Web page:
Replicability of results: We consider that reproducibility of results is of the utmost importance for the TACAS community. Therefore, we encourage all authors of submitted papers to include support for replicating the results of their papers.  For theorems, this would mean providing proofs; for algorithms, this would mean including evidence of correctness and acceptable performance, either by a theoretical analysis or by experimentation; and for experiments one should provide access to the artifacts used to generate the experimental data. Material that does not fit into the paper or an appendix may be provided on a supplementary web site, with access appropriately enabled and license rights made clear. For example, the supplemental material for reviewing case-study papers and papers with experimental results could be classified as reviewer-confidential if necessary (e.g., if proprietary data are investigated or software is not open source).

Limit of 3 submissions: Each individual author is limited to a maximum of three submissions as an author or co-author. Authors of co-authored submissions are jointly responsible for respecting this policy. In case of violations, all submissions of this (co-)author will be desk-rejected.

Artifact evaluation

Authors of all accepted regular papers, tool papers, tool-demonstration papers, and case-study papers will be invited to submit (but are not required to submit) the relevant artifact for evaluation by the artifact evaluation committee (AEC). The AEC will read the paper and evaluate the artifact on the following criteria:

  • consistency with and replicability of results in the paper,
  • completeness,
  • documentation, and
  • ease of use.

More information can be found on the artifact webpage.

Competition on software verification

TACAS 2019 hosts the 8th Competition on Software Verification with the goal to evaluate technology transfer and compare state-of-the-art software verifiers with respect to effectiveness and efficiency.

Invited speaker

Cormac Flanagan (University of California at Santa Cruz, USA)

Program chairs

Tomáš Vojnar (Brno University of Technology, Czech Republic)
Lijun Zhang (Institute of Software, Chinese Academy of Sciences, China)

Tools chair

Marius Mikucionis (Aalborg University, Denmark)

Artifact evaluation chairs

Ernst Moritz Hahn (University of Liverpool, UK)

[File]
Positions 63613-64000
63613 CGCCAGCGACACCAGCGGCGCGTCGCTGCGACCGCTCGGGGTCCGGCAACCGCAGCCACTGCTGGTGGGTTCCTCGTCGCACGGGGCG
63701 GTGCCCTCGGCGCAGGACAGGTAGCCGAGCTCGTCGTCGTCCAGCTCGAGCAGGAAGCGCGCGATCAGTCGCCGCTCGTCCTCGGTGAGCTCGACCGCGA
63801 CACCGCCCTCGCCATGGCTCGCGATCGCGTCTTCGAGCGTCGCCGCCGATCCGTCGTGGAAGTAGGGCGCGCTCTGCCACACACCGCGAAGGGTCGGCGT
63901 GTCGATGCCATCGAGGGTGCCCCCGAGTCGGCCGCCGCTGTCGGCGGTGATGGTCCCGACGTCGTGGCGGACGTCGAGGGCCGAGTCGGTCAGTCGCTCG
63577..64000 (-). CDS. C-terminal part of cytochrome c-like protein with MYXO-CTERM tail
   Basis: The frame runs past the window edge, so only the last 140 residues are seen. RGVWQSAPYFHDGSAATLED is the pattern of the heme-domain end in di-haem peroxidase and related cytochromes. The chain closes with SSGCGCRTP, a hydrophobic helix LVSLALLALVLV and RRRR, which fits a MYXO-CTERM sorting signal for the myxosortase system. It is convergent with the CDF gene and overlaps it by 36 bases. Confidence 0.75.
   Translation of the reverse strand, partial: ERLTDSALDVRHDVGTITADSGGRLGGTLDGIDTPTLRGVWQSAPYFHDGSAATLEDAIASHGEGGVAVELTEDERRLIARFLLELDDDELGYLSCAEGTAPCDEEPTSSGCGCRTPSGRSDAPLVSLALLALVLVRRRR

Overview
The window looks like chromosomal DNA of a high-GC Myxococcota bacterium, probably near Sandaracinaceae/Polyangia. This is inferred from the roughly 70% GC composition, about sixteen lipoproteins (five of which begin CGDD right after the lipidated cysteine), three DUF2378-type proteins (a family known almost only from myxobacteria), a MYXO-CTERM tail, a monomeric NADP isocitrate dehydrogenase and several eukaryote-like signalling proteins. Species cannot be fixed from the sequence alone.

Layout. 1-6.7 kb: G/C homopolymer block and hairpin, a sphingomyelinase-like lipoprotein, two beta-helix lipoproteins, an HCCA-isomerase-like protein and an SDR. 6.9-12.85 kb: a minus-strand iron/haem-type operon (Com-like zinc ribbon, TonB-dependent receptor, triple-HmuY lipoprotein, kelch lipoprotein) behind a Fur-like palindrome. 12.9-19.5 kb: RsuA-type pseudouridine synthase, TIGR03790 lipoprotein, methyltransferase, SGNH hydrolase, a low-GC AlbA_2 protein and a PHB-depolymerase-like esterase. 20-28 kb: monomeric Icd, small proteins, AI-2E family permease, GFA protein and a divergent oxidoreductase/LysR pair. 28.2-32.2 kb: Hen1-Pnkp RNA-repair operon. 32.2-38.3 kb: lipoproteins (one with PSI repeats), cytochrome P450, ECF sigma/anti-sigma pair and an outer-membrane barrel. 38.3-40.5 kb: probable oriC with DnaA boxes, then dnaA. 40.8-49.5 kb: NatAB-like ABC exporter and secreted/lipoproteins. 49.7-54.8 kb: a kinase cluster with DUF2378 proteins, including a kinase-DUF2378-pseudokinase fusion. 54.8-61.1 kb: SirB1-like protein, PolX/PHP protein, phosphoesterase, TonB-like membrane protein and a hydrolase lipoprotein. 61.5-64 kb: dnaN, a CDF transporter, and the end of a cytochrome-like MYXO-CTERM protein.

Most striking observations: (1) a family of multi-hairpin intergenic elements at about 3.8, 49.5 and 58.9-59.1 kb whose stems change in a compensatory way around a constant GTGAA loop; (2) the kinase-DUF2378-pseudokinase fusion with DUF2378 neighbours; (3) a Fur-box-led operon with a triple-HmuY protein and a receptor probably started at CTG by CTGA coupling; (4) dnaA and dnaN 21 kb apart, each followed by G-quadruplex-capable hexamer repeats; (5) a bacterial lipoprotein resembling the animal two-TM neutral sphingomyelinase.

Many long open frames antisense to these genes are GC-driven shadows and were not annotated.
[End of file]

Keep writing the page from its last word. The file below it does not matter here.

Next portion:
Ondrej Lengal (Brno University of Technology, Czech Republic)

Case study chair

Radu Grosu (Vienna University of Technology. Austria)

Competition chair

Dirk Beyer (Ludwig-Maximilians-Universität München, Germany)

Program committee

Parosh Aziz Abdulla (Uppsala University, Sweden)
Armin Biere (Johannes-Kepler-Universität Linz, Austria)
Ahmed Bouajjani (IRIF, France)
Patricia Bouyer (LSV, France)
Yu-Fang Chen (National Taiwan University, Taiwan)

Maria Christakis (MPI-SWS, Germany)
Alessandro Cimatti (FBK-irst, Italy)
Rance Cleaveland (University of Maryland, USA)
Leonardo de Moura (Microsoft Research, USA)
Parasara Sridhar Duggirala (University of Connecticut, USA)

Pierre Ganty (IMDEA Software Institute, Spain)
Orna Grumberg (Technion, Israel)
Klaus Havelund (Jet Propulsion Laboratory, USA)
Holger Hermanns (Universität des Saarlandes, Germany)
Falk Howar (Technische Universität Dortmund, Germany)

Marieke Huisman (Universiteit Twente, The Netherlands)
Radu Iosif (Verimag, France)
Joxan Jaffar (National University of Singapore, Singapore)
Stefan Kiefer (University of Oxford, UK)
Jan Kretinsky (Technische Universität München, Germany)

Salvatore La Torre (Università di Salerno, Italy)
Kim Guldstrand Larsen (Aalborg University, Denmark)
Anabelle McIver (Macquarie University, Australia)
Roland Meyer (Technische Universität Braunschweig, Germany)
Sebastian A. Mödersheim (Technical University of Denmark, Denmark)

David Parker (University of Birmingham, UK)
Corina Pasareanu (Carnegie Mellon University and NASA Ames Research Center, USA)
Sanjit Seshia (University of California at Berkeley, USA)
Bernhard Steffen (Technische Universität Dortmund, Germany)
Jan Strejček (Masaryk University, Czech Republic)

Zhendong Su (University of California at Davis, USA)
Meng Sun (Peking University, China)
Michael Tautschnig (Queen Mary, University of London and Amazon Web Services, UK)
Thomas Wies (New York University, USA)
Florian Zuleger (Technische Universität Wien, Austria)